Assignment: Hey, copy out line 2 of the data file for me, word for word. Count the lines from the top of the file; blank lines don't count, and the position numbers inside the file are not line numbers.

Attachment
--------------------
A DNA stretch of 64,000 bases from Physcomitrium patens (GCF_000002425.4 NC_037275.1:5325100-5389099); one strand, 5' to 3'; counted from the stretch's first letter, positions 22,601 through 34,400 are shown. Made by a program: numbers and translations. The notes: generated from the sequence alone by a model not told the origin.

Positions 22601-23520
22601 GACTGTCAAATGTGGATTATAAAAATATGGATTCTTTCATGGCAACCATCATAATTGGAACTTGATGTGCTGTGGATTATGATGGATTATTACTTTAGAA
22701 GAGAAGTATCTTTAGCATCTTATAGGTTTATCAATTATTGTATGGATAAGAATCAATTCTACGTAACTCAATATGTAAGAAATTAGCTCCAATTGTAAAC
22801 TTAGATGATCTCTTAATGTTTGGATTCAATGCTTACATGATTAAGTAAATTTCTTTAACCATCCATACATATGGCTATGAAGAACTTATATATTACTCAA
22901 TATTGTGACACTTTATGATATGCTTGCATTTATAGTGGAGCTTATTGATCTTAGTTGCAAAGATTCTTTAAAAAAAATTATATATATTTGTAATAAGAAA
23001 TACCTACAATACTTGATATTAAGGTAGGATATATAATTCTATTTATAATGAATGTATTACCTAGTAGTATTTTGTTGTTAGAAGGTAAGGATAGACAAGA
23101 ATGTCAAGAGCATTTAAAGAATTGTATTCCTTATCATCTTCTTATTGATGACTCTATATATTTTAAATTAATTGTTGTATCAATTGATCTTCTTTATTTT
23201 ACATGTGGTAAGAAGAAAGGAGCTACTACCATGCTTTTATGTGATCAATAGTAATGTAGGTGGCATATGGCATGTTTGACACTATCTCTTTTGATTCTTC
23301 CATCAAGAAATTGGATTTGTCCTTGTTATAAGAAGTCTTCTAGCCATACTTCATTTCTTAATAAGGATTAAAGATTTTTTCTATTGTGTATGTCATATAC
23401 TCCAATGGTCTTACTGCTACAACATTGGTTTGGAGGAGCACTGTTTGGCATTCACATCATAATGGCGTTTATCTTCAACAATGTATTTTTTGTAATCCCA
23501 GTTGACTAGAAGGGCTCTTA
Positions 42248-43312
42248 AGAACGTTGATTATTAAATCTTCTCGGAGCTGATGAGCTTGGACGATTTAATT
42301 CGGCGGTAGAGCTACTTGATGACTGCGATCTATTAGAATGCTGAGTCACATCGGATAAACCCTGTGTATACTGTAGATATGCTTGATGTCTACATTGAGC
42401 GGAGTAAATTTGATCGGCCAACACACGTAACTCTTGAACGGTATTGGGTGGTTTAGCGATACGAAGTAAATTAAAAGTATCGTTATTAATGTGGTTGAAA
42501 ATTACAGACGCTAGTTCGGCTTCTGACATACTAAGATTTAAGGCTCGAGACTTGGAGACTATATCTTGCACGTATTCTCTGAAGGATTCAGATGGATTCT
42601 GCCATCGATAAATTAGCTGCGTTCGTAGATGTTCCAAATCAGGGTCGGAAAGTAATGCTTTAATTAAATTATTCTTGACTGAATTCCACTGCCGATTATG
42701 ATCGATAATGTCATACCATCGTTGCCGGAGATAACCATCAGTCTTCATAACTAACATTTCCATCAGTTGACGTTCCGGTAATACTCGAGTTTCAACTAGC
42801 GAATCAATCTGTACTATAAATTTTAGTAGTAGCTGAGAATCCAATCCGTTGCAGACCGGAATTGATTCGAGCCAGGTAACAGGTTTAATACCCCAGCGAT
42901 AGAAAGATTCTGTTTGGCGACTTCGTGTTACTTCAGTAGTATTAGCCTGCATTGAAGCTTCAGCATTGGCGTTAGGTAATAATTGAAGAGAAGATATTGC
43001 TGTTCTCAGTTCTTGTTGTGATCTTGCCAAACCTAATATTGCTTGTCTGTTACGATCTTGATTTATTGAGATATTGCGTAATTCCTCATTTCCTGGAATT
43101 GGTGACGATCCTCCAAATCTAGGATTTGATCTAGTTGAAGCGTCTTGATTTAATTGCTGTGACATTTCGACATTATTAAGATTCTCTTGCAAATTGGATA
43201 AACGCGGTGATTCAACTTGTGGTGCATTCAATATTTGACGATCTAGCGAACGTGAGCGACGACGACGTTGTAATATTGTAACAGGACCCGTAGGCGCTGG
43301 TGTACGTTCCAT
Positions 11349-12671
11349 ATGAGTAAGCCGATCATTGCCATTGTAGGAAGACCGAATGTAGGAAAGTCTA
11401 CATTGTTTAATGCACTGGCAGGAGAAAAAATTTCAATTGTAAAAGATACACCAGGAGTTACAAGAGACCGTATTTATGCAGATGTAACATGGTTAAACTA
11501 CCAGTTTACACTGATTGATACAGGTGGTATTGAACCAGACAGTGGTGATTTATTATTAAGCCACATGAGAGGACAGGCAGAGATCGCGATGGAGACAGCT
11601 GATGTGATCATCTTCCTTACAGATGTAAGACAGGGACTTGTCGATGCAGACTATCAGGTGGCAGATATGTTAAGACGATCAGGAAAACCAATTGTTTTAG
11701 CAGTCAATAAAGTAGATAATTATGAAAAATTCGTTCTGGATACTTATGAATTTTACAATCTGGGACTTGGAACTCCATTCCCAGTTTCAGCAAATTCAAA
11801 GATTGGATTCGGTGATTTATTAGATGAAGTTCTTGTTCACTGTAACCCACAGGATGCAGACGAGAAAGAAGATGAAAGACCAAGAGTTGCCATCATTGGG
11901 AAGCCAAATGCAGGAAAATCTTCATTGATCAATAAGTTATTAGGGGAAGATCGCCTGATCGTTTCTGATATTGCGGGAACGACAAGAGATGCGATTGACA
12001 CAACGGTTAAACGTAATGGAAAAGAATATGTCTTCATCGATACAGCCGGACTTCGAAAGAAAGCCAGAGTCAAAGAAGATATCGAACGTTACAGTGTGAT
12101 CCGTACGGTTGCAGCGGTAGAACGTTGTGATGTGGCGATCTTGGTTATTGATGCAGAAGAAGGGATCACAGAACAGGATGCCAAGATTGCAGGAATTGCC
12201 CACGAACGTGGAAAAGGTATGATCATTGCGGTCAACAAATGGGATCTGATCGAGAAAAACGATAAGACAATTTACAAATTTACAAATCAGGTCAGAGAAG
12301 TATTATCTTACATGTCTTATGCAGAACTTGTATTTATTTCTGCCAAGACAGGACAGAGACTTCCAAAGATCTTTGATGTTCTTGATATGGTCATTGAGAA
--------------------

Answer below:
Positions 22601-23520